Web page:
Samsung Electronics (SSNLF)  shares slipped from an all-time high Friday after the group said another of its top executives is leaving the smartphone giant just hours after it forecast record profits on the back of surging demand for its memory chips and smartphones.

Kwon Oh-Hyun, the group's vice president and heir apparent to the incarcerated former chairman, Jay Y. Lee, will step down after more than three decades at the world's second-biggest smartphone maker to make room for what he called "a new spirit and young leadership".

"We are fortunately making record earnings right now, but this is the fruit of past decisions and investments; we are not able to even get close to finding new growth engines by reading future trends right now," he said in a statement Friday. "As we are confronted with unprecedented crisis inside out, I believe that time has now come for the company start anew, with a new spirit and young leadership to better respond to challenges arising from the rapidly changing IT industry."

Kwon, who has been Samsung's vice chairman since 2012, will retire next March, the company said. His departure comes as Lee, the son of the company's de-facto founder, is appealing a five-year sentence for bribery and corruption in a nationwide scandal that ultimately toppled the country's first woman President, Park Geun-hye, late last year.

Samsung had earlier said it sees operating earnings rising nearly fourfold from last year in its fiscal third quarter, which ended in September, to around 14.5 trillion Korean won ($12.8 billion). Group sales, the company said, are likely to have hit 62 trillion won. The Seoul, South Korea based group will publish its formal quarterly earnings by the end of this month.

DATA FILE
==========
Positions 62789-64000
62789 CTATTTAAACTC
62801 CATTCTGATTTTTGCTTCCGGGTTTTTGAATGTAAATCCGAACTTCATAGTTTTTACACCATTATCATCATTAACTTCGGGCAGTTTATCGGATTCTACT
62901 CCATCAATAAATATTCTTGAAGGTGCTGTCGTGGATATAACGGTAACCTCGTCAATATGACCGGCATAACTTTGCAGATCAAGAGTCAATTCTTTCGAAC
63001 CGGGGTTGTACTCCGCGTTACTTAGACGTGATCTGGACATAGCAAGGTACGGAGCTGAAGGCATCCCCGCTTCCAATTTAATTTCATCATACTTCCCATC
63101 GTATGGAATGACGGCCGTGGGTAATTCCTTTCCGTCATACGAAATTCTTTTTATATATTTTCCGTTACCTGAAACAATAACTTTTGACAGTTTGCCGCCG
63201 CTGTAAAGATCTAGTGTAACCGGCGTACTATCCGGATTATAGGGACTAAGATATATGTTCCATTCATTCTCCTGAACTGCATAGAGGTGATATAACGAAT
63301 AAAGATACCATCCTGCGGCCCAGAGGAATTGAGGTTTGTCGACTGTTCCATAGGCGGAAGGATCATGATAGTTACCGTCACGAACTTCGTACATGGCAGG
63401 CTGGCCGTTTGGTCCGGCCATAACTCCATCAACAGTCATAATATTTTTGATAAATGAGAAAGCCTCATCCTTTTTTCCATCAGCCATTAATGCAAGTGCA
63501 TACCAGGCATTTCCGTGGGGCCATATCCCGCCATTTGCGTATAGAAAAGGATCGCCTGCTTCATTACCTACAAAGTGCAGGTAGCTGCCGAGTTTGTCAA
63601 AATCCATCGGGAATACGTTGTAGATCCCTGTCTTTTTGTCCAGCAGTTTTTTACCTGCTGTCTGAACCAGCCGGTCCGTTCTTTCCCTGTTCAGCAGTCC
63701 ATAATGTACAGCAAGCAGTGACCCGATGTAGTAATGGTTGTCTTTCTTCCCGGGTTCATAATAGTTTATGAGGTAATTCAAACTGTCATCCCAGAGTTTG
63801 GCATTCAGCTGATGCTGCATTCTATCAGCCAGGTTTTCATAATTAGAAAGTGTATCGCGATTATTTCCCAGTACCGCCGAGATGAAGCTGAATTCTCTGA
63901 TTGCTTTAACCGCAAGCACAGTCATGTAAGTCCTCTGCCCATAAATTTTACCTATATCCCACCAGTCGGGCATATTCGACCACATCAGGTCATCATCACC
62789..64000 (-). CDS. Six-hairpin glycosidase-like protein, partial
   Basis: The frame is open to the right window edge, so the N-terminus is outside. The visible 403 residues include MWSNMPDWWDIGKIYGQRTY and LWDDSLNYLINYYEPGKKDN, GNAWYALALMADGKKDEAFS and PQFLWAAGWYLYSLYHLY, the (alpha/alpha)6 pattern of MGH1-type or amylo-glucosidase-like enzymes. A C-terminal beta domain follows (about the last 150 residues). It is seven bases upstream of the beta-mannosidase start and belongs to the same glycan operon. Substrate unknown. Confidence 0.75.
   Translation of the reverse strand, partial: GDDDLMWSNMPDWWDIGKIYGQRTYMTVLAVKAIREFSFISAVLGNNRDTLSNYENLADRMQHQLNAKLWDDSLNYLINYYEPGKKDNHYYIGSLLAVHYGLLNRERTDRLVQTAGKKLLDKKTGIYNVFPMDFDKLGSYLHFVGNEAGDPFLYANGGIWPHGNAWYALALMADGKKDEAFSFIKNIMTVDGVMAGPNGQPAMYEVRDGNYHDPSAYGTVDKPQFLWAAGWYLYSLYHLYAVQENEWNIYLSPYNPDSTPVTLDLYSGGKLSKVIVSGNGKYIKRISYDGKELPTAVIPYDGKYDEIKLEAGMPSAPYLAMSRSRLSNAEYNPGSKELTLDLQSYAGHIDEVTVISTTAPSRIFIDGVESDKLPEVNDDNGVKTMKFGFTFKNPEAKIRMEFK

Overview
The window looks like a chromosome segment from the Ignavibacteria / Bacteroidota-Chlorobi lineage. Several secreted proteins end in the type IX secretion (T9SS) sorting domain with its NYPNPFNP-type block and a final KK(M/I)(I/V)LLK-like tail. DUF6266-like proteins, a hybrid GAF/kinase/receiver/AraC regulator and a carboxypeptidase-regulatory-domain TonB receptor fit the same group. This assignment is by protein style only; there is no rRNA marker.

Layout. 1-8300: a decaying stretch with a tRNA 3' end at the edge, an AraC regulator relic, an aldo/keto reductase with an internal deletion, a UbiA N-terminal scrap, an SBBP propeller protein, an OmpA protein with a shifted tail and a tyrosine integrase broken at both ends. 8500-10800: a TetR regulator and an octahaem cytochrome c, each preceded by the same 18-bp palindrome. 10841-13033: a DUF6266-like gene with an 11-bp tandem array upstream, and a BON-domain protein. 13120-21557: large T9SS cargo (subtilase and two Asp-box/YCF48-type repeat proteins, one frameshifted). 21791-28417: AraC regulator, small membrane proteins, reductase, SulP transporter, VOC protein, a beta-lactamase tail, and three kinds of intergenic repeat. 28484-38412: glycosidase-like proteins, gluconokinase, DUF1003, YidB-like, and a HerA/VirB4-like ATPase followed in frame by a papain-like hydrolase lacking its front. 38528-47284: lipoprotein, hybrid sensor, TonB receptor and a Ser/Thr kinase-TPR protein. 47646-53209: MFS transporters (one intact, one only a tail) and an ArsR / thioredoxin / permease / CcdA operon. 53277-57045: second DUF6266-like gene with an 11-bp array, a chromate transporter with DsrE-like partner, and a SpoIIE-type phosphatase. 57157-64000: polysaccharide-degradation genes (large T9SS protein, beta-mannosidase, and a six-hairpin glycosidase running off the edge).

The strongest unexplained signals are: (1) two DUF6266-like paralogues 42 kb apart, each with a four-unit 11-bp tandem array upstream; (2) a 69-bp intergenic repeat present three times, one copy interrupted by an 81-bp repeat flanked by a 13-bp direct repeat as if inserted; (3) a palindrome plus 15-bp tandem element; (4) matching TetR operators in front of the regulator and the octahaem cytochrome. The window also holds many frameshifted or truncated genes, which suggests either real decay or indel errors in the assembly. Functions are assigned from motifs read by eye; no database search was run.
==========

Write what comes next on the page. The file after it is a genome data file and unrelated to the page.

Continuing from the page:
However, the departure of Kown kept investors from extending gains for Samsung shares, which have risen 50% so far this year to a record 2.74 million won each. The stock was marked 1.46% lower, at 2.7 million won, by the close of trading Friday, giving the company a market cap of just under $350 billion.

Last month, Samsung said pre-orders for its flagship Galaxy Note 8, which will hit stores Friday, had topped 650,000 and have steamed well past the demand recorded for Samsung's ill-fated Note 7 release last year, despite what some consider to be a hefty price tag that approaches $1,000 for even its cheapest version.

The update stole some of Apple Inc's (AAPL) iPhone launch thunder as the two tech giants square off in what could be their most important battle for global smartphone dominance.

Samsung's piece of the global smartphone pie slipped 2.6 percentage points to 20.7% over the first quarter, according to industry trackers Gartner, while Apple's dipped to 13.7% from 14.8%. That said, the two groups still shifted a collective 130.6 million units, or just over one third of the worldwide total, during the first three months of the year.

However, both groups could also be courting fate as they head into 2018 with premium phones price in the $1,000 region just as customers in key Asia markets look to be more interested in cheaper options and buyers in Western European and North America suffer from "upgrade fatigue" as they hit their own personal ceiling on smartphone capabilities.

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